Also backed my Pioneer and Daniel. Nothing but good things to say. Inside Pioneer is one of the more helpful communities on the Internet I’d say.

Pioneer has been a great productivity hack for us.

As an early stage founder there’s no benchmark for how you’re doing relative to your peers. Matching up head-to-head weekly is a great way to assess your progress.

Knowing I’m going to be judged against the milestones I set for myself on Monday has definitely pushed me to work late on a Sunday night or two to make sure I complete everything I said I was going to do that week.

Pioneer opens the opportunity for the people from various countries. We are Verihubs (veripass.verihubs.com) are backed by Pioneer and we are from Indonesia.

But this is terrible signalling for Pioneer "winners".

If Pioneer doesnt invest $50K in you, why should anyone else? And if they do, you are starting out with a ridiculous valuation.

However, the social/community aspects can be a net-positive for founders.

Playing the Pioneer tournament is super fun and https://airsite.co probably wouldn't exist without it.

I'm shocked by the lack of diversity of those who win Pioneer, given that this is supposed to democratize funding for anyone across the globe.

Right now, it's mostly peer recognition which is prone to favor projects the dominant demographic finds cool. But I could see the competition based on revenue be more democratizing.

I think this problem has more to do with the pipeline than their selection process.

YC has better diversity stats though? And I don't think it's because its pipeline is too different.

How about what it's like to be Asian and apply to Harvard? Insisting on equivalency of outcome leads to collective punishment discrimination of certain groups to pre-ordain a grand social experiment outcome with an agenda. Instead, focus on merits and potential of individuals, not on identifying groups labels or physical attributes. Please stop mindlessly-aping rhetorical, happy-clappy feel-good-isms and abusing words like "democratizing" when you condone discrimination.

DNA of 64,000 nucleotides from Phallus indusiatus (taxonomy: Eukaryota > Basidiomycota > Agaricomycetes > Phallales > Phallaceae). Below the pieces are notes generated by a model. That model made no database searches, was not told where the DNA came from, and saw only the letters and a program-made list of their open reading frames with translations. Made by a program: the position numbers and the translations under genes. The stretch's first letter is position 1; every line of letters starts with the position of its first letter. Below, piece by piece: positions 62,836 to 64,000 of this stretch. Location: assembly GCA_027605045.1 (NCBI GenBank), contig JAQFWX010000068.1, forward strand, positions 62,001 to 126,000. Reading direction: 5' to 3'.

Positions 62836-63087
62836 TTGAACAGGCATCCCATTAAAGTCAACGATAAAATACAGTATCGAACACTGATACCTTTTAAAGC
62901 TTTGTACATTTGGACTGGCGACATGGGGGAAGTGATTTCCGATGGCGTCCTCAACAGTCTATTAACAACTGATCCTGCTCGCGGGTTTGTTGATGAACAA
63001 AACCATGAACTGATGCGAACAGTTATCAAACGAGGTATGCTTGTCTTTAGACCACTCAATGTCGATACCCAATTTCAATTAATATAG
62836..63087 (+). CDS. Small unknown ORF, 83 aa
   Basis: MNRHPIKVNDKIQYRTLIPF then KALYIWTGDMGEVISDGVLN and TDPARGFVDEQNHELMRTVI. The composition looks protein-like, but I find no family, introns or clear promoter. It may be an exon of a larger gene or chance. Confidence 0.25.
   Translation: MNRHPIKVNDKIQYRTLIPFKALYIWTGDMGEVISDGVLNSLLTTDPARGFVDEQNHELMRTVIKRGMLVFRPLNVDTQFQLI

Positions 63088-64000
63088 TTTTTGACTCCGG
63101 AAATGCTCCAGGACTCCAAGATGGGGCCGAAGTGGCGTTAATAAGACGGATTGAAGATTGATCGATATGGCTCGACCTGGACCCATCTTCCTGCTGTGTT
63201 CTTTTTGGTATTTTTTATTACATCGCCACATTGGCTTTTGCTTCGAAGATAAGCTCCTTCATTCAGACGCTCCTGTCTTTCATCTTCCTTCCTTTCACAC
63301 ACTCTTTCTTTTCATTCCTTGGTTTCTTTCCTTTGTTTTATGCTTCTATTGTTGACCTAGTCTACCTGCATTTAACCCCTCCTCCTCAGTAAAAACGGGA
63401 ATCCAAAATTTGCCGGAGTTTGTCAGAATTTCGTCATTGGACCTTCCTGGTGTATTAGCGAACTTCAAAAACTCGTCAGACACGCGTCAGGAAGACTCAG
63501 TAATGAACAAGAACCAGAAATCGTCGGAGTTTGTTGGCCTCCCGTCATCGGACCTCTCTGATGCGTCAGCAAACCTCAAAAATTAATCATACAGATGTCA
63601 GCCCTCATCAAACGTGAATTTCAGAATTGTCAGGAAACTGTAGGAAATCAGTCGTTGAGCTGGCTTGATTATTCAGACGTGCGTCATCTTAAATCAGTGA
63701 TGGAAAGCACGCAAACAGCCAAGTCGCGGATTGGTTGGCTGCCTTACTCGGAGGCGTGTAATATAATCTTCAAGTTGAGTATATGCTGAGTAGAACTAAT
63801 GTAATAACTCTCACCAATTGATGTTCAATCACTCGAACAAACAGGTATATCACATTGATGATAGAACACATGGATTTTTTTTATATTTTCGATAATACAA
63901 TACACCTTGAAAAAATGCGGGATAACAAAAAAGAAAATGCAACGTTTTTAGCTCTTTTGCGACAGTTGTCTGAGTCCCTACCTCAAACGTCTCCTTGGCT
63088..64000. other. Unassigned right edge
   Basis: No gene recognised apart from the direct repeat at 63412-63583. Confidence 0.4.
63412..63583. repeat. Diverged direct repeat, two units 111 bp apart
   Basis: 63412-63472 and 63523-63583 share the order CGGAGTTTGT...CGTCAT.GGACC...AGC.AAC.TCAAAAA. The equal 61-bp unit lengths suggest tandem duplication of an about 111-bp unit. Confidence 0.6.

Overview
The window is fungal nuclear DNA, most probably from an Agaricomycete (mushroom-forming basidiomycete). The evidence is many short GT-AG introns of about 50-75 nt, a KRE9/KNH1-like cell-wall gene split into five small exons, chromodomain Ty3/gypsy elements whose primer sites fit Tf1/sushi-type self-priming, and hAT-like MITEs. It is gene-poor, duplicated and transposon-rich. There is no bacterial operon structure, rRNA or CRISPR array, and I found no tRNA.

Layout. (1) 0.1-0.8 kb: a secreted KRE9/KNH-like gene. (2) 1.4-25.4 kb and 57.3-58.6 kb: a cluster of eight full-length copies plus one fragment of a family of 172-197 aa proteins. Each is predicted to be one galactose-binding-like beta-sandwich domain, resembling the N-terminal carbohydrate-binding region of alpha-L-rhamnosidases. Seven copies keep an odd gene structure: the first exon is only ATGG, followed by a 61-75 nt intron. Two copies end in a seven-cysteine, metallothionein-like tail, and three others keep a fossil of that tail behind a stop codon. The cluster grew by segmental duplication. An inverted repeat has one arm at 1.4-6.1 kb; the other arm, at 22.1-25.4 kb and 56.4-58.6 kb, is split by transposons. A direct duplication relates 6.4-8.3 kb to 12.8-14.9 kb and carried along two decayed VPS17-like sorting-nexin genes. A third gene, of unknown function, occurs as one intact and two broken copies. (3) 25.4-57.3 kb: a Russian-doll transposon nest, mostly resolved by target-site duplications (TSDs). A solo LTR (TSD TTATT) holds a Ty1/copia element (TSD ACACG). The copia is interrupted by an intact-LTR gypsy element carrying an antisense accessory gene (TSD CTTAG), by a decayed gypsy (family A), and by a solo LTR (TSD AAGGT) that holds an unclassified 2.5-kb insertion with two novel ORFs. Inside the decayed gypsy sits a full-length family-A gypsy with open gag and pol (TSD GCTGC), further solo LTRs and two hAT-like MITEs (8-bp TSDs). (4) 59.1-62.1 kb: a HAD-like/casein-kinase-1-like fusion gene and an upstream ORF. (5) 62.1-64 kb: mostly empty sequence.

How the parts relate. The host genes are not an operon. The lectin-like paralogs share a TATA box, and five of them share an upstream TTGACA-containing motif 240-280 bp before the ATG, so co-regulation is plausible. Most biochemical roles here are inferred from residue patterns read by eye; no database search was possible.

Fair point about my misuse of words, :). "democratizing" was a poor word choice.

"Giving opportunity" would be more appropriate, and is the vocabulary Daniel Gross uses. He specifically mentions that he wants to find more female founders. I hope he succeeds; I am just a bit shocked by the state so far. It would be great to know what is causing this imbalance, whether it is its avenues of marketing, the messages it sends through marketing, or something else. Because there is a lot of diversity out there.

Sounds like you are concerned that it would be a move towards a direction that is less fair rather than one that is more. Asians/Harvard is unfair. I think the point is making sure opportunity is given fairly so that individuals can be evaluated based on merit.

Is this kinda similar to 'Entrepreneurs First'?

I would say not really, apart from the fact that they both fund individuals or projects at the earliest possible stage.

EF is in-person and more focused on matching co-founders and forming teams. You need to have a project for Pioneer, while EF accepts people based on their profile/interviews.

You can say that all accelerators are pretty similar: you get investment, listen to some speakers, attend office hours, etc. So what matters in the end is the network of people running the program and participating in it.

Our minds are constantly spinning on ways to raise awareness amongst female founders and we’re working with our community to improve female representation

We mostly don't even know how to get men and women to really talk with each other if the goal is not romantic/sexual in nature. I sometimes feel like I'm the only person on the planet trying to work on that and I get no credit and it doesn't pay spit.

I don't know how on Earth you think you can get people to work together if they can't even talk. And I don't know why that seems "non obvious" to most of the planet.

What's the best way to pitch Pioneer?

Not sure what you mean. To become a Pioneer, sign up (pioneer.app), rise up the leaderboard by making progress on your startup, and make the top 50 to be eligible to be selected. Not really a pitch-your-startup process to it.

This is for things that can be done in a few weeks. That feels like something that made more sense in the early days of the web or the early days of phone apps. Those fields are very crowded now.